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Editorial: At last, movement at Trico

For anyone who has walked gingerly by the mammoth, mostly fenced-in Trico building that sits on the edge of the Buffalo Niagara Medical Campus — or merely reflected on the aged, hulking site – it must be a relief to hear that veteran brownfield developer Krog Co. has finally begun work that will eventually renew and restore the icon.

Krog President Paul Neureuter told The News that crews started demolition work at the 10-story building a couple of weeks ago, and “expect to make significant progress by fall.”

The $87 million project is expected to be completed by early 2021, none too soon for neighbors who have speculated for years about the progressively failing state of the 617,000-square-foot complex at 719 Washington St.

It’s an important project, occupying increasingly valuable real estate as the Medical Campus first took root then began to thrive.

It had been a couple of years since the sale to Krog, which came after a long struggle by others to make the site productive. To be sure, the structure’s current worn-out state presents an odd juxtaposition against the dynamic fabric of new and refurbished buildings on the Medical Campus: the Jacobs School of Medicine and Biomedical Sciences; Oishei Children’s Hospital; Gates Vascular Institute; the Conventus Center for Collaborative Medicine; and other medical and research organizations.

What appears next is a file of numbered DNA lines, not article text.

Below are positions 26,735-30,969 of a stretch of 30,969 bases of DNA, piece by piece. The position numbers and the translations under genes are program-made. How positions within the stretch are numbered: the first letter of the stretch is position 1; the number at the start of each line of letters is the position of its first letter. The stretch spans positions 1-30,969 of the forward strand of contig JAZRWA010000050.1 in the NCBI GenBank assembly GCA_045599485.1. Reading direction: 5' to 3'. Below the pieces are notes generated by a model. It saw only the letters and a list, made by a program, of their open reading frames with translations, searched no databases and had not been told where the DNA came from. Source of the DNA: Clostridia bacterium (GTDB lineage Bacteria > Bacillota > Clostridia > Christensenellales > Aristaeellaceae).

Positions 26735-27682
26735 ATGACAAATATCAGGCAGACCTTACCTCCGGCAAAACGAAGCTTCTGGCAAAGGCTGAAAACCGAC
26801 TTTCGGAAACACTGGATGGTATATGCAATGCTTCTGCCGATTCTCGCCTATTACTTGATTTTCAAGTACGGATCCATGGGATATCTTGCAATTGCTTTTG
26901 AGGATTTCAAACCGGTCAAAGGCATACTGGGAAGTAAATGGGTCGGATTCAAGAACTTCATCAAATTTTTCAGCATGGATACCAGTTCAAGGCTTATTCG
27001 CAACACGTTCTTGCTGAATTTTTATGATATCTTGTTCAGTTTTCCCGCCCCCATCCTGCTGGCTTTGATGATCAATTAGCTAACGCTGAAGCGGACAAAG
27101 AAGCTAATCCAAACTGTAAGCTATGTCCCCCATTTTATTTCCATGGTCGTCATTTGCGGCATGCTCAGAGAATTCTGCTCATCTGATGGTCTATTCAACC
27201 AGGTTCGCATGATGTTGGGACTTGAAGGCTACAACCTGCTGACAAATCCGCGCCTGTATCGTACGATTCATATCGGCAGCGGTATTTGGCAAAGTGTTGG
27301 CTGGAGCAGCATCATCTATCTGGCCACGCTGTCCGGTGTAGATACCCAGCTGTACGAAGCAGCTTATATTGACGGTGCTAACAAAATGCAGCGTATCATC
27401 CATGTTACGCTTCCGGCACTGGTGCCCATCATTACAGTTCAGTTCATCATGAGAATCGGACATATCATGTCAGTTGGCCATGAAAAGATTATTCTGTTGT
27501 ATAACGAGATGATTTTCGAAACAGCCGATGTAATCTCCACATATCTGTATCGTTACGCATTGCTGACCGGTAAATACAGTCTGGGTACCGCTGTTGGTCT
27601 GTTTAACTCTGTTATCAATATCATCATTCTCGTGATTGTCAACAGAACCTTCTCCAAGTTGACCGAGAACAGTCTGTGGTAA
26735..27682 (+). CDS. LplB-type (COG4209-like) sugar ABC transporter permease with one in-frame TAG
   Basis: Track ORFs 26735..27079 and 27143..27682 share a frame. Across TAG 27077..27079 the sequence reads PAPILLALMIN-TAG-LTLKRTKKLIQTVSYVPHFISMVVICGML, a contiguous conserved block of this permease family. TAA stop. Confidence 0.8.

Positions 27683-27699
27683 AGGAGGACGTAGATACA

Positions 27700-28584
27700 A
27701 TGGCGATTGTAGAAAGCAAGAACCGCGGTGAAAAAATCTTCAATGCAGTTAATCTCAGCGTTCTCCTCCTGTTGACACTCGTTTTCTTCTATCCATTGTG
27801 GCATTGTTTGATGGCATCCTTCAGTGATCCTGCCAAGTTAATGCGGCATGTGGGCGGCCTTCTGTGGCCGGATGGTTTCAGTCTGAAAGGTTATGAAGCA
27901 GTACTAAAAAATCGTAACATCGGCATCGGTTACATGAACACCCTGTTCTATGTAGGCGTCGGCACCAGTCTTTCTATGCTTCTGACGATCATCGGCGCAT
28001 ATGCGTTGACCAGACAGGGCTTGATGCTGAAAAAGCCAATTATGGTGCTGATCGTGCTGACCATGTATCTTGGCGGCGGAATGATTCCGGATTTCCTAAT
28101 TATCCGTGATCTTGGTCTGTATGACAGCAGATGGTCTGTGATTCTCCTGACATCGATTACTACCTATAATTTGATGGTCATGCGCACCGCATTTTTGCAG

Nearby, the Allen Street Reconstruction Project from Main Street to Delaware Avenue is underway.

During all of this construction and reconstruction, sat the complex originally home to the Trico Products Corp. windshield wiper manufacturer founded by John R. Oishei. The complex was built in five stages between 1880 and 1954. It consumes almost an entire city block between Washington and Ellicott streets, north of Goodell Street.

Now, Trico is about to emerge from dormancy in a big way, with plans for creating 133 apartments and a 105-room extended-stay hotel, along with 123,000 square feet of commercial space, including about 35,000 square feet for a local high-tech anchor tenant. The building will also house 230 spaces of sure-to-be coveted indoor parking and about 12,000 square feet of retail and food space. Other highlights include a 10-story atrium in the center.

The hotel will be operated by Buffalo-based Hart Hotels Inc., and the apartments will be suitable for medical students and professionals with a choice of one- and two-bedroom loft-style units.

Much preparation work in the form of asbestos removal and other remediation must be done before construction can begin, but after years of speculation and postponements, work is finally getting started at Trico with the potential to add to the renaissance occurring around the Medical Campus.

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